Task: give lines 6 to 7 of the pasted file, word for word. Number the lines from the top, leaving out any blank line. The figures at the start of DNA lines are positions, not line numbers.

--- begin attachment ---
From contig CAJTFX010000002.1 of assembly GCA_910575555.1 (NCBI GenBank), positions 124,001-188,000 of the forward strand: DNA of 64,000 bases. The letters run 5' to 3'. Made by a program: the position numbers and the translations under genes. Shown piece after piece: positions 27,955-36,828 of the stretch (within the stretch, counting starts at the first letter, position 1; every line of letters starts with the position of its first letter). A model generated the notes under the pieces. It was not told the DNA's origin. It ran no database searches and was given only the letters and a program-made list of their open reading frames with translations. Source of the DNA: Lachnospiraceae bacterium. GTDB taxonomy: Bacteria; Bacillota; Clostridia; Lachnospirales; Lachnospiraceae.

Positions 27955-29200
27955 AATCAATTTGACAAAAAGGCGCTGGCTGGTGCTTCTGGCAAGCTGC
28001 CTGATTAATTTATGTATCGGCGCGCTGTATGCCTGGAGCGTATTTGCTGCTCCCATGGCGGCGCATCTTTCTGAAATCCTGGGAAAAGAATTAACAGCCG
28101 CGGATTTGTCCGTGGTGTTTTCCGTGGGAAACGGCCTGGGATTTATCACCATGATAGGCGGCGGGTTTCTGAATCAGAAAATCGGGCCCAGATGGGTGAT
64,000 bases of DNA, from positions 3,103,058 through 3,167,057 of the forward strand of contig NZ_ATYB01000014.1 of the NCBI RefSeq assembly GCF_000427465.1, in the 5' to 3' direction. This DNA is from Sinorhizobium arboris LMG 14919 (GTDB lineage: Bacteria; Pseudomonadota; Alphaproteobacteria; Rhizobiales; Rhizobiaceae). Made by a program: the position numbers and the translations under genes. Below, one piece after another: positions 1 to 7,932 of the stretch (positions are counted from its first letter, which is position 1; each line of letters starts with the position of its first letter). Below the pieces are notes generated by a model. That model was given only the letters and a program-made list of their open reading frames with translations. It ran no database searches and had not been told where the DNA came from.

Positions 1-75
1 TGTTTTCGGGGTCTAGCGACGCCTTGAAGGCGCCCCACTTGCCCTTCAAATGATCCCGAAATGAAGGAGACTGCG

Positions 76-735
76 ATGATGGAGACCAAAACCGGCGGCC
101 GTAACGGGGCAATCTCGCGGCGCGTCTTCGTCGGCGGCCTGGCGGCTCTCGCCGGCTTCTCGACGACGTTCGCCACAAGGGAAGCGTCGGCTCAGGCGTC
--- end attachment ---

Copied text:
64,000 bases of DNA, from positions 3,103,058 through 3,167,057 of the forward strand of contig NZ_ATYB01000014.1 of the NCBI RefSeq assembly GCF_000427465.1, in the 5' to 3' direction. This DNA is from Sinorhizobium arboris LMG 14919 (GTDB lineage: Bacteria; Pseudomonadota; Alphaproteobacteria; Rhizobiales; Rhizobiaceae). Made by a program: the position numbers and the translations under genes. Below, one piece after another: positions 1 to 7,932 of the stretch (positions are counted from its first letter, which is position 1; each line of letters starts with the position of its first letter). Below the pieces are notes generated by a model. That model was given only the letters and a program-made list of their open reading frames with translations. It ran no database searches and had not been told where the DNA came from.

Positions 1-75